Jump to content

Advice on becoming CNA while in LPN school


Has 4 years experience.

With little to no nursing experience to speak of, would it be advisable to apply for CNA cert. while in LPN school. I passed the written test and would just need to test out on skills. Then I could try to find a part-time job. I figure I could use all the exposure I can get. We are in phase II, in which we spend 4 days a week on the floor from 7:30 a - 12 noon. Would appreciate any feedback whether you would be in favor of, or opposed to the idea.

Thanks a bunch. :specs:

I can only say that the students in my class who were working as CNAs had a much easier time in clinicals doing the routine stuff and seemed to be more organized. Those of us who never worked as a CNA struggled, at least I sure did. I still, for the life of me, cannot transfer a patient by myself.

However, if you are having trouble keeping up in class & don't need to work, it might be best to just concentrate on learning & practice those skills in clinicals.

Good luck


In my program, we were required to have our CNA certificate. LPN classes so far have taught me nothing about the basics of care related to CNA work. In our clinicals, we focus on passing meds, doing assessments, dressing changes, etc. It's assumed that we know how to care for patients with CNA skills.

I don't work during school. Planned to, but don't. I guess it would help with organizational skills, etc. I use my time well, though, and personally don't have a problem. If I struggled in any CNA-type skills, though, I'd want to gain some experience and probably work a few days a month.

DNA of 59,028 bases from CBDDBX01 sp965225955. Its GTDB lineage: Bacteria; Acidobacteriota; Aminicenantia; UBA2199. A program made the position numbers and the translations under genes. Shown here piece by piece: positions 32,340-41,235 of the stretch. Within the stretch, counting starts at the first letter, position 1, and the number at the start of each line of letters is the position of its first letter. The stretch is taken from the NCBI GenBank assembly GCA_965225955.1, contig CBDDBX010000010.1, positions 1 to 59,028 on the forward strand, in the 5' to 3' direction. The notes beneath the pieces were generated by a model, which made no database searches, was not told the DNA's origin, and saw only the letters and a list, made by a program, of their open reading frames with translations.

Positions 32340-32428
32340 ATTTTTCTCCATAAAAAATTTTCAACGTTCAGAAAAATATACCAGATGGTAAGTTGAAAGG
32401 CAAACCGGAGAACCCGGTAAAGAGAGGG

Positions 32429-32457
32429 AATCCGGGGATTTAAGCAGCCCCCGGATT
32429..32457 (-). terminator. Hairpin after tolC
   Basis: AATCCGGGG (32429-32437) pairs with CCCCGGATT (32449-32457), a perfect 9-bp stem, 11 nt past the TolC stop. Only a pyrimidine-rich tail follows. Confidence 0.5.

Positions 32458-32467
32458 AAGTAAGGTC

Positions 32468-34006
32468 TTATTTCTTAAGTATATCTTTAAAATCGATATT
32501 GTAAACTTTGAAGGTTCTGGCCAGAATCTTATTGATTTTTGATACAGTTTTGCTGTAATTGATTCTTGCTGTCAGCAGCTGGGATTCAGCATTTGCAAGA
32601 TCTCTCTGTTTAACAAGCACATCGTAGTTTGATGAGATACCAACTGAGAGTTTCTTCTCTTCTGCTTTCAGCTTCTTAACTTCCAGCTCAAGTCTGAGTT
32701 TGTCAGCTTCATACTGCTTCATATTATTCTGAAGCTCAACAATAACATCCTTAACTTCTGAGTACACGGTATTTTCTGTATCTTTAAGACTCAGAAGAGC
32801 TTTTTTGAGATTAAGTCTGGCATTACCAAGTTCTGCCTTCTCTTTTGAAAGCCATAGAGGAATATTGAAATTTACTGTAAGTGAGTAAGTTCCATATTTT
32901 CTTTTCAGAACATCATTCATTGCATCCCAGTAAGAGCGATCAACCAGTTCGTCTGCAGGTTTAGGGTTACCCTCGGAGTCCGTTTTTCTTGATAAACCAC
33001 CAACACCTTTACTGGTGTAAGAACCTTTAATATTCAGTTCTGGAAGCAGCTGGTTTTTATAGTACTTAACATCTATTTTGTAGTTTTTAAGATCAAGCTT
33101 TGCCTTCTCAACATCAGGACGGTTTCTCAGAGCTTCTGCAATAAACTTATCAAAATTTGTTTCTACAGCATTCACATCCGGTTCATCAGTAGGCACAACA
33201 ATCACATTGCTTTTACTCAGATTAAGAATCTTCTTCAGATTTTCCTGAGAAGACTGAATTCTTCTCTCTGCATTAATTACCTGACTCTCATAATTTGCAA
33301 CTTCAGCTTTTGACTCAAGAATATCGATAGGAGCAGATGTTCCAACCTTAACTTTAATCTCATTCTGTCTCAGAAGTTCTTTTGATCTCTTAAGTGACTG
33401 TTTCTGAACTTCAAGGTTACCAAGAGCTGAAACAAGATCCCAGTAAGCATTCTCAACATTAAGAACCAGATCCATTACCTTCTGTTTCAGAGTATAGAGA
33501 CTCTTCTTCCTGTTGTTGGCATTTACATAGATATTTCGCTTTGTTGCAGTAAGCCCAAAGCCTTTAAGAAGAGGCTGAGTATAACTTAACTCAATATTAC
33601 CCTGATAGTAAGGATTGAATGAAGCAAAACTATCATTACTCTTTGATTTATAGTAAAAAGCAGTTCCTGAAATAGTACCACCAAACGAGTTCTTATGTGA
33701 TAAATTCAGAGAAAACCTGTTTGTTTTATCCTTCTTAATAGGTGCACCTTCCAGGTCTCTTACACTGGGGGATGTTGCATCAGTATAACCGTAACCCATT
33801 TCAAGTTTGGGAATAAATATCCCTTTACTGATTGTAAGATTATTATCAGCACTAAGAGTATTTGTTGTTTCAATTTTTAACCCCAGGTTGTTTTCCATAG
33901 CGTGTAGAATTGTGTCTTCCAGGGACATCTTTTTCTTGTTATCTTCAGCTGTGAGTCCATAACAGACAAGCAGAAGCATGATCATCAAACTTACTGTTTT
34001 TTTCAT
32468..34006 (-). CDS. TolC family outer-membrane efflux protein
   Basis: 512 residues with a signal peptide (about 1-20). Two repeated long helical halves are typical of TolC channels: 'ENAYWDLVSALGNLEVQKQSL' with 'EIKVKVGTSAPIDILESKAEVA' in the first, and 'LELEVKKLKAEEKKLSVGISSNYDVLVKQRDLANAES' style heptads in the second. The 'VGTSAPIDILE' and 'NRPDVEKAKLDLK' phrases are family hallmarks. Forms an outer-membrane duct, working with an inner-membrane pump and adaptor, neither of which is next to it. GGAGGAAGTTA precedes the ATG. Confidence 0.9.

My first thought, though, was how in the world do you have time to do the CNA during LPN school!!?? I know I wouldn't have the ability to do both at once (the three weeks of CNA would hurt my LPN grades, I know).

my school requires us to get our cna while going thru lpn school. im a lpn student at College of Southern Nevada. I love the school:loveya:. the school is set up with the knowledge that most students have to work. most classes are offered in morning, night, or weekends. :stdnrsrck:


Specializes in Pshycology. Has 1 years experience.

Another option would be to work for a private pay facilty. They don't require the same certifications as the ones who accept Medicare. This way you can gain the experience, but avoid the extra cost of what I consider to be a pretty common sense certification program.


Specializes in geriatrics, geripsych. Has 6 years experience.

:redpinkhe :lol_hitti i know that for me it has been so much easier in class for having that experience behind me. it also has shown me what kind of nurse i will not be! i think it should be a requirement to have your cna and work in a skilled facility for at least 1 year before nursing school. i have seen way too many drop outs because they thought nursing was a way to make more money and marry a doctor!! it makes alot easier if you can relate what you have learned in the field with what you are learning in class. if your school does not offer medical terminology for their nursing classes i highly suggest you take it, buy a book, or whatever. it will make anatomy alot easier. it is a whole other language!! best wishes and god bless.

This topic is now closed to further replies.